XXX
CR
Ending balance per company records
XXX
Add: Increase recorded on bank statement but not in company XXX
records
Less: Decrease recorded on bank statement but not in company XXX
records
Adjusted cash balance: Book
XXX
DR
Dr Postage expense
Dr Office supplies expense
Dr Misc expense
Cr Cash at bank
20
50
15
85
Petty cash
A petty cash fund is established for making small payments
– Created by cashing a cheque from a company’s regular bank account.
– Vouchers: documents providing evidence for disbursements from petty cash account
– Petty cash account is an asset and it is regularly replenished.
– Despite small amounts, increase control is necessary  indicative of their overall internal
controls approach in the company could be lacking
Establishing
Dr Petty cash
Cr Cash at bank
200
200
Disbursement from fund
When a voucher is placed in the petty cash box, i.e. a payment is made; NO journal entries are
recorded at the time. This is to avoid a lot of troublesome bookkeeping for small amounts of cash .
Reimbursing the fund
The petty cash fund needs to be replenished when the fund becomes low due to small expenses. At
that time, the vouchers are used to record the expense entries and CASH is credited. The petty
cash account is NOT affected by the reimbursement journal entry
Accounts receivable
– Current asset
– Arise from sale of COGS on credit
– Also known as debtors, trade debtors, trade receivables
Sale on credit
Benefits
– Earn more revenue if willing to sell to customers who wish to buy on credit
Costs
– Additional record keeping
– Risk of not being paid
– Time value of money – delaying cash inflow, lending to customers interest free
Bad debts
– Part of customer’s debts to the company not collected
– Matching principle: recognising bad debts at the same time as sales revenue
Value of Accounts Receivable
With accounts receivable there is always some uncertainty regarding whether all of it can be
collected due to accrual accounting. So reductions are often necessary to measure its true value.
There are two ways to record uncertainties in the amount collectable:
Direct write off method
Debts are written off when there is direct evidence to suggest that the debt is unlikely to be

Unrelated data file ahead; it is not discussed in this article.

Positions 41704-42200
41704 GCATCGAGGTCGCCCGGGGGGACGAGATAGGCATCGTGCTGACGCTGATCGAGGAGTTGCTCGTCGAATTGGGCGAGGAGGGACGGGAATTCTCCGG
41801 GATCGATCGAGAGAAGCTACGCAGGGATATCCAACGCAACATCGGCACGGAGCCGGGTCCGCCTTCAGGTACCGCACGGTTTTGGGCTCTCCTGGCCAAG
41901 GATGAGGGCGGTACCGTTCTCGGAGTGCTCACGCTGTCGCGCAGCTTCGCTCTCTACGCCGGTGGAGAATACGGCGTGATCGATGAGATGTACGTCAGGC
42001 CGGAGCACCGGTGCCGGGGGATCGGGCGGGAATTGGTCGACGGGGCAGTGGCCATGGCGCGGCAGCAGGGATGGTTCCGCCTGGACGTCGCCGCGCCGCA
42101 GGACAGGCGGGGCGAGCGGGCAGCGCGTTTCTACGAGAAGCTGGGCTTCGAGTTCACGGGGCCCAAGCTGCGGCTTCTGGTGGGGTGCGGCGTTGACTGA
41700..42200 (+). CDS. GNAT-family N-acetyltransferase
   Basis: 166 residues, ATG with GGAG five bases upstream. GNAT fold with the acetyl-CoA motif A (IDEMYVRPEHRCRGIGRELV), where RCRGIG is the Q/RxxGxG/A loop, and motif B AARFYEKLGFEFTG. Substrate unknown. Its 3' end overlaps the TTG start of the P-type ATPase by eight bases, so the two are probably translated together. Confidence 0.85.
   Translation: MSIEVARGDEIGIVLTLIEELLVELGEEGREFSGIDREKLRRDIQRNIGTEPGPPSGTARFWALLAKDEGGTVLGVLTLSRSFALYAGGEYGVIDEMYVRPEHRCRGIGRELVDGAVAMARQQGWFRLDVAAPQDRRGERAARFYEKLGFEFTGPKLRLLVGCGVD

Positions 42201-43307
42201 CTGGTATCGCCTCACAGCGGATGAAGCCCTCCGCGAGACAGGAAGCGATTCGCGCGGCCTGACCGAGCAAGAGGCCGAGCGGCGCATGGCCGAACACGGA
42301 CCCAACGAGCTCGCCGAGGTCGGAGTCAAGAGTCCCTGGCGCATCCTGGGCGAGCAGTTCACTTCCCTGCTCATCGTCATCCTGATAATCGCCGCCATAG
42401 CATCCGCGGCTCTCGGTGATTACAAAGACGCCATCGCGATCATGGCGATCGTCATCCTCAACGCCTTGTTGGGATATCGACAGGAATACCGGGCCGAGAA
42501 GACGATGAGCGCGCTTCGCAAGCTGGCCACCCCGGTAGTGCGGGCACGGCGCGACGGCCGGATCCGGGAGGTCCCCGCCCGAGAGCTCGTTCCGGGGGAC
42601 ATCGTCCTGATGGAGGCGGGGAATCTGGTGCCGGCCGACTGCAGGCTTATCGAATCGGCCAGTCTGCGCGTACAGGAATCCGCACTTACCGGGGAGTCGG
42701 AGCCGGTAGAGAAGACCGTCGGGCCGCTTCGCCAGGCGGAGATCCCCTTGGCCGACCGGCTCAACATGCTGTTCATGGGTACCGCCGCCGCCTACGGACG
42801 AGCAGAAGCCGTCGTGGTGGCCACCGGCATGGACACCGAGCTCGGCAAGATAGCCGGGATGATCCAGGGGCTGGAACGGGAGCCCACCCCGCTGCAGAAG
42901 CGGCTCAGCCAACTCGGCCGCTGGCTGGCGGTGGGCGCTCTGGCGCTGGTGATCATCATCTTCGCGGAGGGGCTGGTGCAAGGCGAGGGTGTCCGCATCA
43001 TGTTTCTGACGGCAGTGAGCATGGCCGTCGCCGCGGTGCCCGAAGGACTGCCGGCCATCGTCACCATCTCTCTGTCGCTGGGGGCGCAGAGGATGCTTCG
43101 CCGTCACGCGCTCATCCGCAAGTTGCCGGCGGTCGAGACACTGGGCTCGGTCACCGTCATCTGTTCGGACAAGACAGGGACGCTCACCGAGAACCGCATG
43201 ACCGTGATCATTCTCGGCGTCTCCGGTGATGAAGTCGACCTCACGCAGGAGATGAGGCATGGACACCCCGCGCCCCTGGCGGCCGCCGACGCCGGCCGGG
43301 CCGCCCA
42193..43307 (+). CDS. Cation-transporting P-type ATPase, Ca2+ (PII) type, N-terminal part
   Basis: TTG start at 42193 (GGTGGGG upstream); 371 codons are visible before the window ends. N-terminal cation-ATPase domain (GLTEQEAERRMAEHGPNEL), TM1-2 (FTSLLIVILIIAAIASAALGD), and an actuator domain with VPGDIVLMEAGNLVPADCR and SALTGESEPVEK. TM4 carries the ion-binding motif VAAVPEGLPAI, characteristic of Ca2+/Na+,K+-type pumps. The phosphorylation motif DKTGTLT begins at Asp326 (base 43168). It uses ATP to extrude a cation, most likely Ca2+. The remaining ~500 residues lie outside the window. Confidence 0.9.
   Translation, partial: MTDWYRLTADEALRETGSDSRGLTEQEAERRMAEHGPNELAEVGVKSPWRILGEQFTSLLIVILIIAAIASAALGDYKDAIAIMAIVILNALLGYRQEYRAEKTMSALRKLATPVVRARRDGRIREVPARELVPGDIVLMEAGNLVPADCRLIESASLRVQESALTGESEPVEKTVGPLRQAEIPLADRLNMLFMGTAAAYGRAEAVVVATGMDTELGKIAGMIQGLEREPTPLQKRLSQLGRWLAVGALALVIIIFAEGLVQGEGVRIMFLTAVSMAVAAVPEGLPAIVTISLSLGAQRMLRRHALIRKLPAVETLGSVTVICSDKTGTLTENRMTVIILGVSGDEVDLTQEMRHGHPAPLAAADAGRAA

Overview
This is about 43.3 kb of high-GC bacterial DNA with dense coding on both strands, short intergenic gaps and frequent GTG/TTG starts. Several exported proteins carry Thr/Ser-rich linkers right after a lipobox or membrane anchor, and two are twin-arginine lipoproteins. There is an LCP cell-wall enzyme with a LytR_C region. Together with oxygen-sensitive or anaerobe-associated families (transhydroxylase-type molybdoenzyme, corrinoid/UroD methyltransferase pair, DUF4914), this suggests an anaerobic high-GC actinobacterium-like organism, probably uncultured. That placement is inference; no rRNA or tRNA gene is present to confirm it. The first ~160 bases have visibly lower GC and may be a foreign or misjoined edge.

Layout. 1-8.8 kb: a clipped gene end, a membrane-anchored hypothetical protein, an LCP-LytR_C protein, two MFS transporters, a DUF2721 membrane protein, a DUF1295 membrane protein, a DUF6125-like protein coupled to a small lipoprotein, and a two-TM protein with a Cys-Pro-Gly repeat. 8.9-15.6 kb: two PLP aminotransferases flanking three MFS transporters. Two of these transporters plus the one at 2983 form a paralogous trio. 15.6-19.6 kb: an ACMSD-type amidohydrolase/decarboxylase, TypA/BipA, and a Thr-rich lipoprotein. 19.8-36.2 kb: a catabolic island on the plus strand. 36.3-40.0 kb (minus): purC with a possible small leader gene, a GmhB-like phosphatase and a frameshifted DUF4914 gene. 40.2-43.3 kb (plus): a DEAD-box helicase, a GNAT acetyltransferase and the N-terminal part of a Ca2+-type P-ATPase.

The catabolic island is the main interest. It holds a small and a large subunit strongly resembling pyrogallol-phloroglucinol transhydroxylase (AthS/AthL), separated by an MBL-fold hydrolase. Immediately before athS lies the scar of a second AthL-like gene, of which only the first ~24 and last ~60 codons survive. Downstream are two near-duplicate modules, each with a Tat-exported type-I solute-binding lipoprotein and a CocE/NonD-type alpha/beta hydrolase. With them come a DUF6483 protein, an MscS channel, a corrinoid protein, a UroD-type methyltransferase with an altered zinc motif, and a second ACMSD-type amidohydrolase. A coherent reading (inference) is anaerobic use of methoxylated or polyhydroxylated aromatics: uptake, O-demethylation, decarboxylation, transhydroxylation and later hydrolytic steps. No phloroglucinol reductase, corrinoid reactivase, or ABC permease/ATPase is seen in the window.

repaid, e.g. if a customer company goes into liquidation. To record this, the accounts receivable for
that company is directly credited
Dr Bad debts expense
200
Cr Accounts receivable
200
Allowance method
This method credits a contra asset account called allowances for doubtful debts for payments
that may not be collected, while debiting a bad debts expense account. The allowances for
doubtful debts reflect the percentage of the accounts receivable that might not be received, it
doesn’t actually state which customers will not pay. Accounts receivable does not change.
Estimating bad debts
1. % of sales method (income statement approach)
– Based on a relationship between past experiences with bad debts and net credit sales
o i.e. credit sales x 2% = bad debt expenses (BDE) for the next year
2. Aging of A/R method (balance sheet approach)
– Estimated bad debts depending on how many days outstanding the debt is, the older the
amount owed the greater the probability that the amount will not be collected
– Must consider the present balance of ADD, just add on
Dr Bad debts expense
Cr Allowance for doubtful debts
2m
2m
SPECIAL JOURNAL, SUBSIDIARY & CONTROL ACCOUNTS (Q4)
–
–
–
–
LO1: Understand a ten column worksheet
LO2: Explain the function of the special journals
LO3: Record appropriate transactions in special and general journals and post to
subsidiary ledgers and the general ledger
LO4: Understand trade discount and cash discount
Worksheet
– A “tool” to help prepare financial statements.
– Use of worksheet is optional
– Lists all the accounts vertically down the page
o Current assets/Noncurrent assets
o Current liabilities/Non-current liabilities
o Shareholder’s equity
o Revenue
o Expense
– A multiple-column form
o 10 columns, or 5setsof “2” columns. Each set has a “debit” and a “credit” column
1. Trial Balance
2. Adjustments
3. Adjusted Trial Balance
4. Income Statement (IS)
5. Balance Sheet (BS)
Steps
– The Trial Balance
o From the general ledger get your “pre-adjustment” balance
– Adjustments
o Adjusting journal entries
– Calculate the adjusted trial balance
– Prepare IS
– Closing Entries
– Prepare BS
Preparing financial statements
– After completing the worksheet, transfer the information from the IS and BS columns to
financial statements, in the correct format.
– Important to classify accounts correctly
o Not just at A, L, SE, R, and E
o Also categories of A, L and E
o Expenses need to be classified into:
 Selling expenses
 Administration expenses
 Financing expenses
 Other expenses
General journals
– Used for all other transactions including
o Sales and purchase returns
o Purchase of equipment
o Credit transactions
 Other than those related to inventory
o Adjusting entries
o Closing entries
Special journals
– Record the most common transactions undertaken by a business
– Allow some classification and summarisation to occur in the journal
– Advantages
o Recording efficiency: amounts posted to general ledger as totals rather than an
individual journal entries
– Used in conjunction with subsidiary ledgers
Types
A. Sales journal
– Sales of inventory on credit
B. Purchases journal